The Telegraph
Friday , April 6 , 2012
Since 1st March, 1999
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CPM looks back with regret

Kozhikode, April 5: CPM general secretary Prakash Karat today rued that the Left had to support UPA I, which he said “legitimised” the Congress, as the poll-battered Marxists again betrayed signs of their inability to put the past behind and move on.

“Support to UPA I was correct and necessary since we had gone to the Lok Sabha elections on the plank of a secular government. Our support, however, legitimised the Congress. But that cannot be helped,” Karat said, asked if the party now felt the decision was wrong.

The question popped up as the CPM party congress has for the past two days been reviewing all decisions the party has taken since the last congress at Coimbatore in 2008.

Sources said today’s meeting saw an aggressive speech from former Bengal finance minister Asim Dasgupta on the political line followed by the central leadership over the past four years.

A meeting of the extended central committee at Vijayawada had in August 2010 discussed the decision to withdraw support to UPA I over the US nuclear deal and a meeting at Hyderabad in June 2011 had reviewed the Bengal election rout.

Party leaders, however, justified the ongoing review, saying it was a communist party’s way of learning from the past, but made it clear no surprises should be expected.

“We supported the Congress for (the sake of) secularism. Now we will oppose the Congress for its neo-liberal economic policies. We can never go with the BJP…. So now it is ekla chalo,” a central committee member explained. Karat made it clear that under him the party would have no truck with the Congress. “The draft political resolution has set out the tasks of fighting the neo-liberal policies and communal forces. This requires the defeat of the Congress and the BJP,” he said.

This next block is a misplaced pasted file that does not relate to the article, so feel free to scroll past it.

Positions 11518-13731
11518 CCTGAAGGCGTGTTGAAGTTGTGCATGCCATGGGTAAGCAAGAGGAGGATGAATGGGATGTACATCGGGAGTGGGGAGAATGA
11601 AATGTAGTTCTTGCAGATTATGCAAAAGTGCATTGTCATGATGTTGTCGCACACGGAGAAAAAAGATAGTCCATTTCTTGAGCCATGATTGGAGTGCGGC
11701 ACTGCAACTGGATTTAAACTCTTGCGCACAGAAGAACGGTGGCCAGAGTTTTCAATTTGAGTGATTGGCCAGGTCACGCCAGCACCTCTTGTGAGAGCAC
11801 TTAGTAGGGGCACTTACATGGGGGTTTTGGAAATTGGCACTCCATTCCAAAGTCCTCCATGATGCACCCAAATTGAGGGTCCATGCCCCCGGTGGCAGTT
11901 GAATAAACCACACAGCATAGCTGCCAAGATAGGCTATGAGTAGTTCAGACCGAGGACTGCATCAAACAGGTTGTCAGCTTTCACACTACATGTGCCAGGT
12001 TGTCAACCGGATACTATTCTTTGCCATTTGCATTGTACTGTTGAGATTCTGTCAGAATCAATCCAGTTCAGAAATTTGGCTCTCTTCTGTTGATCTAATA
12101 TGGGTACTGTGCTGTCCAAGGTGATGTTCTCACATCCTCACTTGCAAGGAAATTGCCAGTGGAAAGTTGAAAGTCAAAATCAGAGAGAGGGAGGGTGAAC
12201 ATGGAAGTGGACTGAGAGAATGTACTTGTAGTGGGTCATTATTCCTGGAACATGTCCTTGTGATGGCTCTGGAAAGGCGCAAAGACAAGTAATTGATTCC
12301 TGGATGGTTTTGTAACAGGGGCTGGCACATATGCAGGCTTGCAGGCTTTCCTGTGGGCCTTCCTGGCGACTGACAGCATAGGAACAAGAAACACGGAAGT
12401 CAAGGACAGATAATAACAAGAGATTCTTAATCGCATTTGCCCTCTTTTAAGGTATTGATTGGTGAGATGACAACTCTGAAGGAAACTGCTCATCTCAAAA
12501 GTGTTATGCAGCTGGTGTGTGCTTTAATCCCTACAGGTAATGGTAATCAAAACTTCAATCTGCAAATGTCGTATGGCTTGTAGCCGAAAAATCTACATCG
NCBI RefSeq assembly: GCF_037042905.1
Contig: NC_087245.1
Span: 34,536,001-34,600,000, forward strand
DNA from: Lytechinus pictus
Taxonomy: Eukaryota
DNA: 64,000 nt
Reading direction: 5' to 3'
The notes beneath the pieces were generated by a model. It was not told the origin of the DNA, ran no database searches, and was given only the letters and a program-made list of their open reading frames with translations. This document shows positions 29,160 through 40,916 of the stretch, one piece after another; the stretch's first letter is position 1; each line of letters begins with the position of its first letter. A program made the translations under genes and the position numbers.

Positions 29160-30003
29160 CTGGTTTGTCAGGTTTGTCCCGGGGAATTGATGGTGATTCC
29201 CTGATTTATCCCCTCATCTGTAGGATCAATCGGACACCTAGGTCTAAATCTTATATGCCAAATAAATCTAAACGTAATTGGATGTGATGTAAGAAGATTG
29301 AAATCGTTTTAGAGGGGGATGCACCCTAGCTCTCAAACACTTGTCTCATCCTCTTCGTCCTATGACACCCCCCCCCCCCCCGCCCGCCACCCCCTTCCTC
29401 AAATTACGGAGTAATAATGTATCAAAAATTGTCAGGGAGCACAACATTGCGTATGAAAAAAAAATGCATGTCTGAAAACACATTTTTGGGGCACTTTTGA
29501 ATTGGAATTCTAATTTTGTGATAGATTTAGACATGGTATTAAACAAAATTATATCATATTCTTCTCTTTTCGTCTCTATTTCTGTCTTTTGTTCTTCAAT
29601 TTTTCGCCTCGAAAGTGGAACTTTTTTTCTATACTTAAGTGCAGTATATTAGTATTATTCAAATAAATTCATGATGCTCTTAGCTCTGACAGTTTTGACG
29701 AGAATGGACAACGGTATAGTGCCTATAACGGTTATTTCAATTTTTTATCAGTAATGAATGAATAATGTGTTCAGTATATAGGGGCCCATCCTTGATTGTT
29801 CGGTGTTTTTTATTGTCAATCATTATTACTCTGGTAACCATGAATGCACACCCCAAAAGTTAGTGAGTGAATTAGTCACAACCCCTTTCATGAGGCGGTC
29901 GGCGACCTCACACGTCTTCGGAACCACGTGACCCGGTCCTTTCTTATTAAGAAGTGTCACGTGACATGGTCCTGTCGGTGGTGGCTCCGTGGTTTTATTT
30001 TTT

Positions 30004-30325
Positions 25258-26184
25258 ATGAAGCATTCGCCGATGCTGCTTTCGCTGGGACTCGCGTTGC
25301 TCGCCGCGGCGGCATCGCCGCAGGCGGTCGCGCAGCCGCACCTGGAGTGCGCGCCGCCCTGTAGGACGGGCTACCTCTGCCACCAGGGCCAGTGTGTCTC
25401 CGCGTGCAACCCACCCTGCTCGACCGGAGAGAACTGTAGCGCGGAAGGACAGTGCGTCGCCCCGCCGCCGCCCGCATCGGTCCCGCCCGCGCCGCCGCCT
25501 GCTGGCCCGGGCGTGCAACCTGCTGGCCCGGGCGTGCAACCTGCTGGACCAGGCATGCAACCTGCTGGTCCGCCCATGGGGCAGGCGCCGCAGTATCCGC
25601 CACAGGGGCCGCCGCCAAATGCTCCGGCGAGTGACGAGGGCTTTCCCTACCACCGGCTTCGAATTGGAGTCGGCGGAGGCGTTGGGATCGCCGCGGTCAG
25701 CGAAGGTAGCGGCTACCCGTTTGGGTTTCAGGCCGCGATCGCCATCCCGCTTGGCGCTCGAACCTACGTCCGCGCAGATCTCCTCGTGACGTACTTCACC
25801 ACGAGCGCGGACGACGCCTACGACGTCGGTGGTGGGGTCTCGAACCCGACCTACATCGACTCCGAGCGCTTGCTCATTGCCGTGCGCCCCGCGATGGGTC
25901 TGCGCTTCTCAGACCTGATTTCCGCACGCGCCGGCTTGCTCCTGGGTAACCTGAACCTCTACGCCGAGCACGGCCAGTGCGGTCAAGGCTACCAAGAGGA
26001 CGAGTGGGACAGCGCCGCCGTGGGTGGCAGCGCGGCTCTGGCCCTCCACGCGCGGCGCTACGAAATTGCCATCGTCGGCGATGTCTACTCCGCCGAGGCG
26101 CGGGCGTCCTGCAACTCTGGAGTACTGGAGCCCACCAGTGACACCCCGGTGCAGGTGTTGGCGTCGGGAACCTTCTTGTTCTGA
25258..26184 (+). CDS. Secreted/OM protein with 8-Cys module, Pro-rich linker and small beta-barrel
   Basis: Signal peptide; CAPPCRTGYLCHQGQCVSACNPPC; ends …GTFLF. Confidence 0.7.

The general secretary looked forward to the party congress’s next task of finalising an ideological document. He said 3,713 amendments and 487 suggestions had been received to the draft political resolution but sounded relieved that none had sought any significant change in the political line the leadership had drafted.

“One hundred and sixty-three amendments have been accepted, 77 of them are technical in nature. The rest help to improve some formulations. None of them seeks to deviate from the main line of the party,” he said.

Asked about industrialisation and takeover of land, Karat said the party would “strongly oppose any forcible land acquisition. The party has to conduct sustained struggles of the people.”

The only change he talked about was fixing a term for office-bearers, including the general secretary. Asked what had prompted such a move, he flagged it as an example of the party not being averse to “change”.

“It is to bring about change and renewal. We are a party of 10 lakh members now and so there is no dearth of good leaders,” he said. The congress is scheduled to amend the party constitution to fix a maximum of three terms for all office-bearers.

“A decade is enough,” Karat, who is serving his second term, said, pointing out that three terms meant nine years.